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fthayesstBy Justin Iske, Offensive Line Coach, Fort Hays State University

We all know that success in the run game starts with the fundamentals up front.  Coach Iske provides a detailed look at how he teaches that hands and feet to help his players win the line of scrimmage.  




By Justin Iske - @justiniske

Offensive Line Coach

Fort Hays State University



fthayesst Editor's Notes: Justin Iske begins his fourth season on the coaching staff at Fort Hays State in 2014. Iske coaches the FHSU offensive line and serves as the team’s strength coach. In Iske’s first three seasons at FHSU, he has coached seven All-MIAA selections on the offensive line, led by two-time second team selection Hawk Rouse in 2011 and 2012 and second-team selection Mario Abundez in 2013. The Tiger offensive line helped produce an average of over 2,000 rushing and 2,000 passing yards per year in Iske's three seasons. Iske came to FHSU after two seasons at Northwestern Oklahoma State University where he was the offensive coordinator, special teams coordinator and offensive line coach. His 2010 team won the conference championship and led the conference in rushing offense, sacks allowed and kickoff returns.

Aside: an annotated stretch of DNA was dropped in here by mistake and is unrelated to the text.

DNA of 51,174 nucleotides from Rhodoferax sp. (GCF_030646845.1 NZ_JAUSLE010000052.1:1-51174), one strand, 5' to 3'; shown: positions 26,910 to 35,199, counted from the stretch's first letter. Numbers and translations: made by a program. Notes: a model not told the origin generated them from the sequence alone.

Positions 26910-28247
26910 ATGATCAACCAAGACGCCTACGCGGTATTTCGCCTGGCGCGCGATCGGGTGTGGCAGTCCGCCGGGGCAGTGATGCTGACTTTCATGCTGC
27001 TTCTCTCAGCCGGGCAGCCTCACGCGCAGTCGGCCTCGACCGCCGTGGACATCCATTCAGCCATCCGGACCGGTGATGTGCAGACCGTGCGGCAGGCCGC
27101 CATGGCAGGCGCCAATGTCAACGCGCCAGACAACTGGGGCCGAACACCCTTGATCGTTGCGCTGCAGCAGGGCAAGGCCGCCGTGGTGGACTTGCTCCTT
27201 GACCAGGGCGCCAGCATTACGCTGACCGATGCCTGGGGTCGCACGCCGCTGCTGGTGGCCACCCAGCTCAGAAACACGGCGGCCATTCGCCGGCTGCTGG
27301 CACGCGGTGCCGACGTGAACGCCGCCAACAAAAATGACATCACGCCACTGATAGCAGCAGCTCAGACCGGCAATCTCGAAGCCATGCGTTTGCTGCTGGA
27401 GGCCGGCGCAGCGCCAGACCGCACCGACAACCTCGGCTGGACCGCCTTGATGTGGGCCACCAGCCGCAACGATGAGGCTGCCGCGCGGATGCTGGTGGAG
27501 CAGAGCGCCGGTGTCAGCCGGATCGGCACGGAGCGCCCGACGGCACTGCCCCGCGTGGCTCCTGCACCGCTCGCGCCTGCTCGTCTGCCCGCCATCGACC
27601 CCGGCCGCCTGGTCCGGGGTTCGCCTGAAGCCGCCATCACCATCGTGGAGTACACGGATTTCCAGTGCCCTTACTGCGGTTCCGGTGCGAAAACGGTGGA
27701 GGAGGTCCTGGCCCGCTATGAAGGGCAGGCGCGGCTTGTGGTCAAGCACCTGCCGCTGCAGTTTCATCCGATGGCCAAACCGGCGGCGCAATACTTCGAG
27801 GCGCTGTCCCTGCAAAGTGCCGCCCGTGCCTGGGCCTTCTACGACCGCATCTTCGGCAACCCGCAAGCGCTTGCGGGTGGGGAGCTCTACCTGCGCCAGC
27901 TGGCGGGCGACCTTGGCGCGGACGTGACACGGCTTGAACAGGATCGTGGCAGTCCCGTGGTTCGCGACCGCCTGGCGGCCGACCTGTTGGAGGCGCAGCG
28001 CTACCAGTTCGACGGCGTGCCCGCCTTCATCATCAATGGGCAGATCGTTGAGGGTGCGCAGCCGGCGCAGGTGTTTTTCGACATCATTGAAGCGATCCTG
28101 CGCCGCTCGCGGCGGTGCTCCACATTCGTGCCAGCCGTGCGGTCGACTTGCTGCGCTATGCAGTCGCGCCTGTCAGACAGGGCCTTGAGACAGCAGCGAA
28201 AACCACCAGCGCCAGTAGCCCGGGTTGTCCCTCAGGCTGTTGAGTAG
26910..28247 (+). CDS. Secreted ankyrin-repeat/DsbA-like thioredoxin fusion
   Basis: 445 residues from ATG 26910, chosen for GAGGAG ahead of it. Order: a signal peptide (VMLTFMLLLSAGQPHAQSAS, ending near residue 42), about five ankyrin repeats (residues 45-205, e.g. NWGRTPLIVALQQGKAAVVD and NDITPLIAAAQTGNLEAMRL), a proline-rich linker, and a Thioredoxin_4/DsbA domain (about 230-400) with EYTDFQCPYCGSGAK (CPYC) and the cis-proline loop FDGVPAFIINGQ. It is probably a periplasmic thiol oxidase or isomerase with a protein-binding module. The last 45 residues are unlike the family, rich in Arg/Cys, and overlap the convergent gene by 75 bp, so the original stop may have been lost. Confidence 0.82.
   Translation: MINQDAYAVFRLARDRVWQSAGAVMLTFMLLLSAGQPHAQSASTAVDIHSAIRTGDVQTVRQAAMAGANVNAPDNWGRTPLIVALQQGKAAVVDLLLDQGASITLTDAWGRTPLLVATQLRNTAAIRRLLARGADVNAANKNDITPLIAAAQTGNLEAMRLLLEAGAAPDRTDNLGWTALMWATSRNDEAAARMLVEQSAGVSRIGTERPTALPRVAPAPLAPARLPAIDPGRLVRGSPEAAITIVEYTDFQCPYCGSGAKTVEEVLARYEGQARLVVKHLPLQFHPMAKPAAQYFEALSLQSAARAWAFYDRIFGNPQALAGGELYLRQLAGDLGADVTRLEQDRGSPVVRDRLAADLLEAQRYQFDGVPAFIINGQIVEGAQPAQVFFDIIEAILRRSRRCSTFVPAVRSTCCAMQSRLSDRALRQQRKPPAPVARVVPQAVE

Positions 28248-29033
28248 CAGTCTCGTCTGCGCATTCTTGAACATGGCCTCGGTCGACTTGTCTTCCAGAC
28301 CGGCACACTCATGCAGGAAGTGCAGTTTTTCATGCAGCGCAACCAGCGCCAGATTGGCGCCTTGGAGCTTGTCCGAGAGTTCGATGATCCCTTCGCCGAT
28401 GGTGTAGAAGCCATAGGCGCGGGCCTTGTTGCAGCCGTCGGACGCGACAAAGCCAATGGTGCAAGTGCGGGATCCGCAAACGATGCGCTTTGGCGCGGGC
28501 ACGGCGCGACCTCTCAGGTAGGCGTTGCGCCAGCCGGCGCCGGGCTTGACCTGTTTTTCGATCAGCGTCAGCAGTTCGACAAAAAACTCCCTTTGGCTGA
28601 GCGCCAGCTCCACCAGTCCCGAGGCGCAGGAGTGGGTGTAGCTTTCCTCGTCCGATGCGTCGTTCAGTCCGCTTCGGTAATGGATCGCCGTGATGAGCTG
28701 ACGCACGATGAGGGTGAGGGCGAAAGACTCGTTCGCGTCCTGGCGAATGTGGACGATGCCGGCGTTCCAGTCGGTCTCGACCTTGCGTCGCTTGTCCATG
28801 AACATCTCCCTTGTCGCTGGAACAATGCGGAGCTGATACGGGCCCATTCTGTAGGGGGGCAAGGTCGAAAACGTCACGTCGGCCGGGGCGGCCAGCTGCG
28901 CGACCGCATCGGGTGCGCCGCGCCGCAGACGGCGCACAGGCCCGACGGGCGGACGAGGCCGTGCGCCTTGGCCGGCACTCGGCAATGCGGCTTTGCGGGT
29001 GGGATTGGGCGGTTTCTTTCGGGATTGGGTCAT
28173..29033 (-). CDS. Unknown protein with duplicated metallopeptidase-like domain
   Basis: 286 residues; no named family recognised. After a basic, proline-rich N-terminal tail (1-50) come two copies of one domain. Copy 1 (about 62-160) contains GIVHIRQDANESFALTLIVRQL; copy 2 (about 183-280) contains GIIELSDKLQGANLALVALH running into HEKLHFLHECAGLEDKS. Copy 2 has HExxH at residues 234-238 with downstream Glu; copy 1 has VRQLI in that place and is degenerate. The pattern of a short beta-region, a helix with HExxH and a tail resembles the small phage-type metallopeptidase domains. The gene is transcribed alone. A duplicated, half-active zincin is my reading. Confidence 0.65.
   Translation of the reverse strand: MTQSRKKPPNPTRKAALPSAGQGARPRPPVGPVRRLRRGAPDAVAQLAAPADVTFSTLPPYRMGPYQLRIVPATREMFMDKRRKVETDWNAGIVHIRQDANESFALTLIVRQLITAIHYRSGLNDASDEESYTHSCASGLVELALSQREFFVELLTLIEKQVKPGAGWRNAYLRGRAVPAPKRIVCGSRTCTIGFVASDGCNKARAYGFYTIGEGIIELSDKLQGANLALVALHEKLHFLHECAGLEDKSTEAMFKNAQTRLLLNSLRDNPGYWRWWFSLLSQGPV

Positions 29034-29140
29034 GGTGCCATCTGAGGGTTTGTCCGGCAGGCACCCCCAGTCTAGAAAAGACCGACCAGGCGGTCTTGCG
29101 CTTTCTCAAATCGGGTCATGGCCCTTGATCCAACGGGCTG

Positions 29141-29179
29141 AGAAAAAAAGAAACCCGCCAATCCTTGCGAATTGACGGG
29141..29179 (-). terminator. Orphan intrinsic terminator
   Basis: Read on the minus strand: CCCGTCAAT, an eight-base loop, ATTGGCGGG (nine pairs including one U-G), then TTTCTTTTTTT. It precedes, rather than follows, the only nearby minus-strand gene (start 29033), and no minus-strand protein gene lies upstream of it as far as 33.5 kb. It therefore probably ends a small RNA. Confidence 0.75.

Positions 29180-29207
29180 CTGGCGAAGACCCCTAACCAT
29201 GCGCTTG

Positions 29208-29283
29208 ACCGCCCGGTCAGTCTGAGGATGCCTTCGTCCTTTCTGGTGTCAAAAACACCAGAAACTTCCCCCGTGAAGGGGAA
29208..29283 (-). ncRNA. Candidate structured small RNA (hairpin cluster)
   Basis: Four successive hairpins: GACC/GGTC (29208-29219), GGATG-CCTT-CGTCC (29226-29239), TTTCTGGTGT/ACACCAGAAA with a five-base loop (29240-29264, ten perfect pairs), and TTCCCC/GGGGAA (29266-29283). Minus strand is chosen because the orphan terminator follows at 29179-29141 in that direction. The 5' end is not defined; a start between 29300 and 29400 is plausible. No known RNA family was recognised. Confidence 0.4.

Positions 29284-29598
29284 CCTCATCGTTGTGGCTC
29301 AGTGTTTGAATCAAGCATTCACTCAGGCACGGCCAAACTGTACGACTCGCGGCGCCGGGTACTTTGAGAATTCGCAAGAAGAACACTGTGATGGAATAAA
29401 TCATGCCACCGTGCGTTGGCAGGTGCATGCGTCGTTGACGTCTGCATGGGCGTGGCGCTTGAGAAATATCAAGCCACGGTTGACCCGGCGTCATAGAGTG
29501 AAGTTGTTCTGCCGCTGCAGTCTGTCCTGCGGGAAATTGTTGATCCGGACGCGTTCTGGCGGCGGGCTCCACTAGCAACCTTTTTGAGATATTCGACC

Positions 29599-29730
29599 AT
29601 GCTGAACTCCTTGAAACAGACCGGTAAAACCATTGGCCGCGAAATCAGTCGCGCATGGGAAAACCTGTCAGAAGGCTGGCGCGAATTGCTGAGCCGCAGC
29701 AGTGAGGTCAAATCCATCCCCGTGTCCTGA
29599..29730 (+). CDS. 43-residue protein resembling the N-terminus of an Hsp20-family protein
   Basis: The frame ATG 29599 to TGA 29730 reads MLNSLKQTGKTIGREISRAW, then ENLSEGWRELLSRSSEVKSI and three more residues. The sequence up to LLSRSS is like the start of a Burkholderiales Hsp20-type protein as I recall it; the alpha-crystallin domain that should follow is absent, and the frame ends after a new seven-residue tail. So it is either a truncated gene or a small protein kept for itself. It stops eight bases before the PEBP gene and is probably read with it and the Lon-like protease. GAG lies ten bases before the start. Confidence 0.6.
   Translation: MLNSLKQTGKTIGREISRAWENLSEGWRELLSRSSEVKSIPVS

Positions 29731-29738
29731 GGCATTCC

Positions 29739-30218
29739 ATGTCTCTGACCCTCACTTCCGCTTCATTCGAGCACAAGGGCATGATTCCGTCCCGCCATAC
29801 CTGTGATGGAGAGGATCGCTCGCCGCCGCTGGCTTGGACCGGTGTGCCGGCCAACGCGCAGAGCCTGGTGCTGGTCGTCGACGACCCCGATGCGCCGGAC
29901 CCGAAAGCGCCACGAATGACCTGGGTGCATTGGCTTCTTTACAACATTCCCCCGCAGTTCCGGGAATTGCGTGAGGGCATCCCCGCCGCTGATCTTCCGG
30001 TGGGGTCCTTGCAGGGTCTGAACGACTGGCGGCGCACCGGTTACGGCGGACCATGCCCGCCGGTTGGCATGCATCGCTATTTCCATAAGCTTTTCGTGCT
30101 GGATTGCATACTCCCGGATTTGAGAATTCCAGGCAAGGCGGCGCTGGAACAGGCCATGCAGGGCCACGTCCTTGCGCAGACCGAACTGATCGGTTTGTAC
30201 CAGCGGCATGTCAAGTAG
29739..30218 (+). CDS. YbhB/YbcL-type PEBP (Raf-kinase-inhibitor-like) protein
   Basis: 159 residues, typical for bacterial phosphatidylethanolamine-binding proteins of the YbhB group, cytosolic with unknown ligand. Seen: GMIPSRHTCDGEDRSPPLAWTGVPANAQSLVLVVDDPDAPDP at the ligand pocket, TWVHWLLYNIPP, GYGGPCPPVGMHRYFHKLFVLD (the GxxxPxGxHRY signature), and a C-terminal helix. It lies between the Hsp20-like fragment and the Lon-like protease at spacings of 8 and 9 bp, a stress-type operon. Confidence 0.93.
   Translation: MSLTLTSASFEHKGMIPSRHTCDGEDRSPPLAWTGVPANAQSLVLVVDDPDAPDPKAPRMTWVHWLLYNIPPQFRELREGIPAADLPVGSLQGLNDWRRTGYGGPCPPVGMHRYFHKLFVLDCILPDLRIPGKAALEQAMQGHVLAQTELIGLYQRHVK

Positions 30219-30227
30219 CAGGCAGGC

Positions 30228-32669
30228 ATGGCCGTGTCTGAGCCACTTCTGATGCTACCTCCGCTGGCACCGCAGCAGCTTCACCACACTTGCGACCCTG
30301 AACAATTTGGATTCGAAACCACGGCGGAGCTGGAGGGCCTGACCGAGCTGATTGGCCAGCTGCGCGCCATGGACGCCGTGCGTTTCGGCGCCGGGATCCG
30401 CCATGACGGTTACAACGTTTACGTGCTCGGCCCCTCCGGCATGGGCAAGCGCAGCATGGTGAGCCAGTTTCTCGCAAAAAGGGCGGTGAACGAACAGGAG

Two of the biggest debates amongst offensive line coaches are whether to load the hands in the run game and whether to use a bucket step on zone runs. This article will take a look at the pros and cons of these two questions.


Many coaches teach their o-linemen to draw their elbows back on their first step (grab your guns) and to throw their hands forward (shoot) on the second step. Three main reasons for doing this are shown below:

-          More powerful punch by drawing the hands back on the first step

-          Times up punch with the second step

-          Keeps the hands tighter for leverage


Other coaches teach their o-linemen to shoot their hands directly from their stance to the defender. Some of the reasons for doing things this way are:

-          Gets your hands on the defender quicker

-          Protects your chest from the defender’s punch

-          Allows you to bring the hips through easier